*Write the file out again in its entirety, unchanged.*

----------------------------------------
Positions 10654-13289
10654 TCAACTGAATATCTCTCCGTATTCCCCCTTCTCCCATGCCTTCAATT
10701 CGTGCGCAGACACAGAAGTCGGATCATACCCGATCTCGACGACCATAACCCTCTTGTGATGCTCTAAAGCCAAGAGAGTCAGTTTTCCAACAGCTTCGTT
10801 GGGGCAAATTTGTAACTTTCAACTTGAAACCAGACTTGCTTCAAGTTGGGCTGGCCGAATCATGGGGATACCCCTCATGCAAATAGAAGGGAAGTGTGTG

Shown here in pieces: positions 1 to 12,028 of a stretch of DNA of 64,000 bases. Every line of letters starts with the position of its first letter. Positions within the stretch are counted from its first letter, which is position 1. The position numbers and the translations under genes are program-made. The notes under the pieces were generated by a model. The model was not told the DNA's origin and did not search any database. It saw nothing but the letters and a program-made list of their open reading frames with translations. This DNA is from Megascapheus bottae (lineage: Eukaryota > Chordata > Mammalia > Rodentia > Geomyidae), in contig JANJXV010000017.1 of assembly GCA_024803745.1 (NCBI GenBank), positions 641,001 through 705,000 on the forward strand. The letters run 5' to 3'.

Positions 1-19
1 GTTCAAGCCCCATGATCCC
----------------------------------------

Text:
Positions 10654-13289
10654 TCAACTGAATATCTCTCCGTATTCCCCCTTCTCCCATGCCTTCAATT
10701 CGTGCGCAGACACAGAAGTCGGATCATACCCGATCTCGACGACCATAACCCTCTTGTGATGCTCTAAAGCCAAGAGAGTCAGTTTTCCAACAGCTTCGTT
10801 GGGGCAAATTTGTAACTTTCAACTTGAAACCAGACTTGCTTCAAGTTGGGCTGGCCGAATCATGGGGATACCCCTCATGCAAATAGAAGGGAAGTGTGTG

Shown here in pieces: positions 1 to 12,028 of a stretch of DNA of 64,000 bases. Every line of letters starts with the position of its first letter. Positions within the stretch are counted from its first letter, which is position 1. The position numbers and the translations under genes are program-made. The notes under the pieces were generated by a model. The model was not told the DNA's origin and did not search any database. It saw nothing but the letters and a program-made list of their open reading frames with translations. This DNA is from Megascapheus bottae (lineage: Eukaryota > Chordata > Mammalia > Rodentia > Geomyidae), in contig JANJXV010000017.1 of assembly GCA_024803745.1 (NCBI GenBank), positions 641,001 through 705,000 on the forward strand. The letters run 5' to 3'.

Positions 1-19
1 GTTCAAGCCCCATGATCCC